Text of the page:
1 In 6 Women Feel They Were "Mistreated" During Childbirth, Eye-Opening Study Reveals

by Brianna Wiest

Childbirth is one of the most difficult, painful, and monumental experiences many women will go through in their lifetimes. So it's both discouraging and distressing to learn that, in the United States, many women feel they were "mistreated" or "threatened" during childbirth, as a new study called "Giving Voice to Mothers" has revealed.

The new study — published in the journal Reproductive Health earlier this month — found that 1 in 6 women, roughly 17.3 percent, felt that they were in some way "mistreated" while in labor and delivery. Researchers surveyed roughly 2,000 women in the United States, and each reported one or more types of mistreatment, including:

  • Loss of autonomy
  • Being shouted at, scolded, or threatened
  • Being ignored, refused, or receiving no response to requests for help.

The research appears to show that these problem rests soundly in the state of medical care. For example, only 5.1 percent of women who gave birth at home reported such verbal or emotional abuse, whereas just over 28 percent of women who gave birth at a hospital did. Other variables that accounted for a lower likelihood of mistreatment included vaginal birthing, community birthing, the use of a midwife, being white, and being older than 30 years old.

However, perhaps the most jarring aspect of the report was finding that women feel they were being "scolded" and "threatened," during what is already a vulnerable and painful experience. The researchers reported that "the most common type of threat" was women being told "if you do not comply or do this, your baby will die or you will have a bad outcome."

Monica McLemore, Assistant Professor in the University of California, San Francisco’s School of Nursing and an author of the study, told HuffPost she was "surprised to find that the top two forms of mistreatment during childbirth were shouting and scolding," adding that she finds it to be "unacceptable."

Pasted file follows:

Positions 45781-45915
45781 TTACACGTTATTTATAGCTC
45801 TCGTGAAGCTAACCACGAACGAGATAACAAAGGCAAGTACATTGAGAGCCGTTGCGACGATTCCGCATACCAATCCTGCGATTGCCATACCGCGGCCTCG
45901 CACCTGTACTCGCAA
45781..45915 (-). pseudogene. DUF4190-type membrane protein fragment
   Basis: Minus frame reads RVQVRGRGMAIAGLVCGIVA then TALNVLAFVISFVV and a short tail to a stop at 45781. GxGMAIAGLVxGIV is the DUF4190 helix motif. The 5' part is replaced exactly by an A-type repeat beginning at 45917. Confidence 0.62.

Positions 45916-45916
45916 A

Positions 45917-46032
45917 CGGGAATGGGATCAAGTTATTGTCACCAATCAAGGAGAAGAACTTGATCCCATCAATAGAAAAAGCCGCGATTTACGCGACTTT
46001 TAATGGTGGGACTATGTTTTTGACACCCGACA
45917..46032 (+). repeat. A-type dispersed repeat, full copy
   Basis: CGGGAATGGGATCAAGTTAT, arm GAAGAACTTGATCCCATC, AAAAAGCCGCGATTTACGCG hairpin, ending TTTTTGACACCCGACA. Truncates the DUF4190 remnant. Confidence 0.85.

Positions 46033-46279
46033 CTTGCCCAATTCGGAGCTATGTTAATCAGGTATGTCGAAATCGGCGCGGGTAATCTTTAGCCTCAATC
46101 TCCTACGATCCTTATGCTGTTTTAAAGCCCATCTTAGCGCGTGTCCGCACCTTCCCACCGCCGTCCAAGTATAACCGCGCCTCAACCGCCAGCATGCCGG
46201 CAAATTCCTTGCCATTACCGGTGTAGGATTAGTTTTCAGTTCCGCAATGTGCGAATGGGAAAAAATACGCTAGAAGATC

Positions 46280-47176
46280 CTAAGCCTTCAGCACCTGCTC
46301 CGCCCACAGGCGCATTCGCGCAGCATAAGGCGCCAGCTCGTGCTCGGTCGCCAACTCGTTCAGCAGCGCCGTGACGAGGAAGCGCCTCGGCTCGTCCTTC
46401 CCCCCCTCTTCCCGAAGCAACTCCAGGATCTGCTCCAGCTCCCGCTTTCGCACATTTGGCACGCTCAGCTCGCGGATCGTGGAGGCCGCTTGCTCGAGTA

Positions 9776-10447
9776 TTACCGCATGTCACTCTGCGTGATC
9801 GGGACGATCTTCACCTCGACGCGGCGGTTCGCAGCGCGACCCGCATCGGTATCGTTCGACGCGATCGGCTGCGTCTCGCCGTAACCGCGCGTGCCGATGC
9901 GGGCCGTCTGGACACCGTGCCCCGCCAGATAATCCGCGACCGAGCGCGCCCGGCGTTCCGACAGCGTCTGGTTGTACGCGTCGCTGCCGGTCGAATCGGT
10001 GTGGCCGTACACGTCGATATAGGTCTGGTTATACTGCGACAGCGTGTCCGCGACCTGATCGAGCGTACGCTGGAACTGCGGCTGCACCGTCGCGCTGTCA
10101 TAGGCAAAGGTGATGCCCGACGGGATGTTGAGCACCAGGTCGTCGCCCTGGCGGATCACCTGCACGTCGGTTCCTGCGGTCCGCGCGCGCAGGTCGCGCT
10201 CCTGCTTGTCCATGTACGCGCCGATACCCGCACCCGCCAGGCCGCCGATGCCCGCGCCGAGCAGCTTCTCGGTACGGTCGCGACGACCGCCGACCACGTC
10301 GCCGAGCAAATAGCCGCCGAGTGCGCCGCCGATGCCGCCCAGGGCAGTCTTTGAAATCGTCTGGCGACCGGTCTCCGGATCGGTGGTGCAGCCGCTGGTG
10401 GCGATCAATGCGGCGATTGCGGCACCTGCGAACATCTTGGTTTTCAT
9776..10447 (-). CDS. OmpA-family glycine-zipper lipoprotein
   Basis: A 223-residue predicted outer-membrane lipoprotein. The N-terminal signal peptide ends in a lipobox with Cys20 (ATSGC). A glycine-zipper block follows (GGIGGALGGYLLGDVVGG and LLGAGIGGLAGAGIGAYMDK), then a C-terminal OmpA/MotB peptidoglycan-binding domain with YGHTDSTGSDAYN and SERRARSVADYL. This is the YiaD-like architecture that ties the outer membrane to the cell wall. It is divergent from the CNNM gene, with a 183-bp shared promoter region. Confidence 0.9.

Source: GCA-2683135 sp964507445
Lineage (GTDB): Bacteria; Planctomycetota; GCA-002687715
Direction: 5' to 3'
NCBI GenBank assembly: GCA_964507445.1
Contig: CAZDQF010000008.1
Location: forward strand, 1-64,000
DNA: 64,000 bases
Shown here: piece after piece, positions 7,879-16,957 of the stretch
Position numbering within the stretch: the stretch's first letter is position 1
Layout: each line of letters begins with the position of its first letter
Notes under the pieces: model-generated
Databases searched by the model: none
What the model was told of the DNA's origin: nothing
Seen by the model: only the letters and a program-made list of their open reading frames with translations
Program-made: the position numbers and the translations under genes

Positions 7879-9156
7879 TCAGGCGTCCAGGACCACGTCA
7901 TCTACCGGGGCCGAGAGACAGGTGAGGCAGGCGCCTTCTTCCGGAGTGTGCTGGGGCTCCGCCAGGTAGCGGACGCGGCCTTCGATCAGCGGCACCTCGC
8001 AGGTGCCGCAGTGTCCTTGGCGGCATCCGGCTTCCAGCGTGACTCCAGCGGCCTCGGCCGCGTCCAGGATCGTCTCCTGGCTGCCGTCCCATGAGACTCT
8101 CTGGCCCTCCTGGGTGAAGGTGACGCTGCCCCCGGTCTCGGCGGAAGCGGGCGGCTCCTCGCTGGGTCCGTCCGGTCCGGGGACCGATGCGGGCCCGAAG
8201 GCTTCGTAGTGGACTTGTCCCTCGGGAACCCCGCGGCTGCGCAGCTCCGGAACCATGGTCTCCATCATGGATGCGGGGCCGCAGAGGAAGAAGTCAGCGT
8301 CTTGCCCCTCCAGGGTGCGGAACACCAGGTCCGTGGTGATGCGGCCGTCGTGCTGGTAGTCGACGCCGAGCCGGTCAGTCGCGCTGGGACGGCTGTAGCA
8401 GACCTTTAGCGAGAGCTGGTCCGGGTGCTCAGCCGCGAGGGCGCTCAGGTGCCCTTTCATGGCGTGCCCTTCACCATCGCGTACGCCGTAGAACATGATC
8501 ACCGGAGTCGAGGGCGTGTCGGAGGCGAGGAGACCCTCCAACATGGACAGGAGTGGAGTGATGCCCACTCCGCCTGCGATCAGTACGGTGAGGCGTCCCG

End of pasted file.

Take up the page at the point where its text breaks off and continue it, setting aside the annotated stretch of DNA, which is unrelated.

The study’s lead author, Saraswathi Vedam, a midwife and professor, told Vox that women feeling mistreated during childbirth "is a widespread phenomenon." Indeed, though maternal health care in the United States is certainly not the best, the World Health Organization (WHO) notes that it's a worldwide issue. The most common unacceptable behaviors include "physical and verbal abuse, violations of privacy, stigma and discrimination, and neglect and abandonment," according to WHO.

Vedam echoed this sentiment, telling Vox, "Mistreatment, when you look at it in all of its aspects, certainly includes people being shouted at, scolded, or experiencing physical and verbal abuse. But there’s also ... not being listened to, not being engaged in the decision, not having the ability to self-determine what care happens for you and your body."

Not being in control or totally involved in decisions surrounding labor and delivery is an unfortunately common phenomena. In 2018, Consumer Reports released a report revealing that 1.3 million babies are delivered via C-Section each year in the United States, even though "less than 1 percent of women actually asked for a C-section without a medical reason for it."

Brendan Hoffman/Getty Images News/Getty Images

Sadly, this is also not the first time we have had to confront some striking numbers related to maternal health care in the United States. In fact, according to Amnesty International, women in the United States are "more likely to die of pregnancy related complications than 49 other countries, including nearly all European countries, Canada and several countries in Asia and the Middle East," and that does not even account for the fact that it is significantly worse for minority women.

What's more, at the end of last year, National Geographic released a report stating that women in the United States are still dying at "alarming" rates while giving birth and the issue has spurred the "birth equity movement," which suggests that poverty, racism, and social and economic policy are contributing to the gap between maternal health outcomes.

And research, including from the U.S. Centers for Disease Control and Prevention (CDC), backs this up. According to the CDC, black women are 3 or 4 times more likely to die during childbirth than a white woman. This is striking for a multitude of reasons, and paints and even more alarming picture considering that, as evidenced by this recent study, so many women report, at minimum, feeling "mistreated" during their labor and delivery, while many others are suffering even more severe consequences than that.

This most recent study from Reproductive Health found that 27.2 percent of women of color reported mistreatment, while 18.7 percent of white women did. And regardless of the mother's race, the report found that "having a partner who was Black also increased reports of mistreatment as well."

It's clear that something needs to change. We have the tools, resources and knowledge to do so much better, and so it is essential that advocate for policy and medical reform to reflect that. And, perhaps most importantly, we listen to mothers.

Editor's Note: This article has been updated to include Monica McLemore's full title.